Westerners have called them the last mermaids on earth. It’s an appropriate designation: These women divers plunge up to 65 feet into the ocean with nothing more than their lungs and a wet suit, and they may not be around much longer. But unlike Hans Christian Andersen’s Little Mermaid, the haenyeo, or the women of the sea, aren’t teenagers. Most are grandmothers. True, their wrinkled faces have a story to tell, but it’s no fairy tale. For hundreds of years, the haenyeo have struggled to survive as the primary economic providers of Korea’s Jeju Island. But now, because of the danger inherent in free-diving and the changing tides of women in the workplace, the cherished tradition is in jeopardy.
“Jeju women are strong, energetic, and diligent,” says Youngsook Han, a professor at Jeju National University. She grew up watching the haenyeo; their free-diving tradition—one that has been passed from mothers to daughters, many believe, since prehistoric times—even seemed commonplace. But it’s not: They are the only women on the planet who dare to do what they do. These gutsy grannies dive to unthinkable depths, without any machinery to aid their breathing, in order to nab the edible innards of the sea: abalone, squid, seaweed, urchins, octopuses, and small snails. They then profit from their dives by selling their catch, most of which is shipped overseas to restaurants, some even winding up on American sushi platters.
Many haenyeo whiz to work on motorbikes at 7 a.m. In a warehouse, they don rubber wet suits, glass masks, fins, and taewaks, orange floatation devices with nets that resemble giant basketballs. Metal tools in hand, they climb aboard a boat, ready to free-dive for hours as they fill their nets. The women have no formal training; they learned to dive from their mothers and grandmothers, building endurance over time. Jeju Islanders know the haenyeo are at work when they hear a whistling noise off the coast. The haenyeo make that sound, called sumbisori, when they inhale and exhale after rising to the surface. They can stay underwater two to three minutes, some even up to ten.
The grannies aren’t unusual only because of their unique diving capabilities. The economic independence they’ve created for Jeju’s women clashes with the Confucian patriarchy of Korea. But despite an intimate knowledge of foraging the sea, many haenyeo are still managed by men—who, except for a few cases, don’t dive themselves. That’s partly due to a massacre in 1948 and the Korean War, which greatly reduced the male population of Jeju Island. But it comes down to physicality as well: Anatomically, women have better endurance in the water because of their higher body-fat percentage.
The haenyeo drive no doubt is also a factor. “When they look at the sea, they see it as a working field,” says Brenda Paik Sunoo, the Korean American author of Moon Tides: Jeju Island Grannies of the Sea. That work is determined by the lunar calendar and amounts to about 15 days per month. When the haenyeo aren’t in the water, many farm the land, harvesting onions, garlic, cabbage, flowers, and tangerines, which are sold at local markets. The women share the profits of the agricultural products—unlike the profits of their dives—equally. It’s a practice that exemplifies their sisterlike bond.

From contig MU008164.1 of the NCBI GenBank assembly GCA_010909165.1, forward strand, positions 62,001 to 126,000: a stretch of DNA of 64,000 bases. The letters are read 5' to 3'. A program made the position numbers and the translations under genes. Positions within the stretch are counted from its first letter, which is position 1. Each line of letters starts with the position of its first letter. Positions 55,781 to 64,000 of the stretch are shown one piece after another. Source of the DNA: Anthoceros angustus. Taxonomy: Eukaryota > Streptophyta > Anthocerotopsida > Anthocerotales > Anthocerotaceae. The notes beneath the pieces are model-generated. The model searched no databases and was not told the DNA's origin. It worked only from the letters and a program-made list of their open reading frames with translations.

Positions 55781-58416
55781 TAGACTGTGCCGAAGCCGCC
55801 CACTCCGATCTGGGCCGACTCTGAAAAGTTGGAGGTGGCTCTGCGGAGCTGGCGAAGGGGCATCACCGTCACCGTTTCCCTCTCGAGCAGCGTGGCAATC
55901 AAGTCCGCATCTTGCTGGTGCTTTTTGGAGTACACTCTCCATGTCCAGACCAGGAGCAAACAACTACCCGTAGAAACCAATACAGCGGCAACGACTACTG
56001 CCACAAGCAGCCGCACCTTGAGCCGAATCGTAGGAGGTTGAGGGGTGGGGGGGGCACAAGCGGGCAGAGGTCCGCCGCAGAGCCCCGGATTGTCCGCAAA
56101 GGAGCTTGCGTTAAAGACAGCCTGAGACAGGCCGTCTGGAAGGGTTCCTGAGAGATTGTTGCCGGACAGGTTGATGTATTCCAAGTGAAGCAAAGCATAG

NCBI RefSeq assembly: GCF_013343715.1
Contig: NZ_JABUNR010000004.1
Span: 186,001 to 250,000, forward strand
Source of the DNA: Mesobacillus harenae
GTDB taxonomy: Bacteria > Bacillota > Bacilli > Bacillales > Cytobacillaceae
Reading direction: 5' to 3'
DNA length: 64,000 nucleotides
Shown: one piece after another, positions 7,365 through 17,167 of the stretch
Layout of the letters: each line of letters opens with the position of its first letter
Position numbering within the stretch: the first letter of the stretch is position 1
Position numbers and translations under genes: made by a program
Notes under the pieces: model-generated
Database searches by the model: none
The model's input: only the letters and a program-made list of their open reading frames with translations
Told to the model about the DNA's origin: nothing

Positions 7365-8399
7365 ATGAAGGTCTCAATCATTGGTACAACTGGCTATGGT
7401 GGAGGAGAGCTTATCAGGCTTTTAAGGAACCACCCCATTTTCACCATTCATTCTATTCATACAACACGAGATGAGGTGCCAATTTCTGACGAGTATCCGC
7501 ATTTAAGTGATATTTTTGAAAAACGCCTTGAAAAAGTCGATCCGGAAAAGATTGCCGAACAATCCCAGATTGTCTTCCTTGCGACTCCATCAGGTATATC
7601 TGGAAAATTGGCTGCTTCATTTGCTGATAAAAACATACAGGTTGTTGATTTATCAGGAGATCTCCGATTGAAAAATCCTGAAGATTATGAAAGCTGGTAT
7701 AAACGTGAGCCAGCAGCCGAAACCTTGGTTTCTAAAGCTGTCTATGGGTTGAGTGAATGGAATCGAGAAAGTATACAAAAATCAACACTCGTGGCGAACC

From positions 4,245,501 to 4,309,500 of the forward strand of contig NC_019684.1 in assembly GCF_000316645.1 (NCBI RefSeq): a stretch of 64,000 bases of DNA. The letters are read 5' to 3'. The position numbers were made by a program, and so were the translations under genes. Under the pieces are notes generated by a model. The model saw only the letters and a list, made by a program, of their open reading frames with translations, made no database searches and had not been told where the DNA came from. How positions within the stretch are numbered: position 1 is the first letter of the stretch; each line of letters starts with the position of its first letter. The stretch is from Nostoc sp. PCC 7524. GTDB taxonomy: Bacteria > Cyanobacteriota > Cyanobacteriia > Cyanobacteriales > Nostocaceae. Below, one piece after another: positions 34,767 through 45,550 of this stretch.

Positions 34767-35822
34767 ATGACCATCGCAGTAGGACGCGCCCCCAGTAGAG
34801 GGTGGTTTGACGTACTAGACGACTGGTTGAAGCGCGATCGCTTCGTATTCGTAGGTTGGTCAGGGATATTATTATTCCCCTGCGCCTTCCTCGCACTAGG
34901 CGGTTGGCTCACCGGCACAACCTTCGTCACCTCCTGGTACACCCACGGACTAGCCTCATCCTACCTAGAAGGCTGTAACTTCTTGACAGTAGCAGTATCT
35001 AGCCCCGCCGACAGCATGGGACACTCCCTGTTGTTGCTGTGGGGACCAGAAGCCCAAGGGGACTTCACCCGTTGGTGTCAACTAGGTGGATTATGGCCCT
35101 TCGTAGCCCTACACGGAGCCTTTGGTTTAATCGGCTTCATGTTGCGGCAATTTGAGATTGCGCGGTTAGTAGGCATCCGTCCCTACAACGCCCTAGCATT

“What is most remarkable to me is the sense of strength, as well as community,” says Anne Hilty, an American psychologist who lives among the Jeju women. Sunoo elaborates: “When they’re together, they’re sharing everything.” They even share each other’s pain, from life’s first tide to its last. Haenyeo midwives have shepherded their younger sisters through childbirth and, in turn, healthy haenyeo regularly feed and bathe the elderly former divers. In 1999 a haenyeo and her daughter founded a shelter to assist survivors of domestic violence. The haenyeo sisterhood carries over into social activism as well. One day a month, they serve as guardians of the sea. On that day, they pass over treasures in search of trash: Styrofoam, cigarette butts, fish traps, and candy wrappers.
But now the haenyeo are dying out. In 1970, there were 15,000 of these women. By 2002, only 5,600 remained, more than half of them older than 60. Currently there are probably fewer than 2,500 left. The tradition is faltering in part because the job is dangerous. Rather than risk losing a catch, a haenyeo may risk her life by staying underwater too long, and most suffer pain in their extremities and joints. So today, young women are donning business suits rather than wet suits, especially as education has become open to females. “In former days, we women couldn’t help but work as haenyeo,” says Ku Chan-hwa, who is in her 80s. “There wasn’t any other way for us to earn a living.” But thanks to the money these haenyeo earned, they have been able to afford their daughters a rightful education, which has allowed them to leave the island for safe, white-collar jobs.
Despite the tradition’s dwindling, or perhaps because of it, writers and artists like Sunoo have descended on Jeju, intrigued by the grannies’ peculiar prowess. Tourism could help keep the tradition afloat, with the recent opening of a Jeju Island haenyeo museum.
Even the women’s grandchildren, who may never know the sea as a playground or a workplace, are learning to honor them. At the one-year celebration of the haenyeo museum opening, a group of Jeju kids sketched pictures of their submarine grannies. In those crayon and marker tributes, the free-diving women weren’t glamorized like the mermaids of Disney movies and fairy tales. Instead, they were shown as they truly are, harnessing the powerful sea for their families.
Alison Flowers’ work has appeared in The Advocate, Marie Claire, and other publications. Excerpted from Bust (October/November 2011), a feminist magazine with attitude and humor, “BUSTing stereotypes about women since 1993.”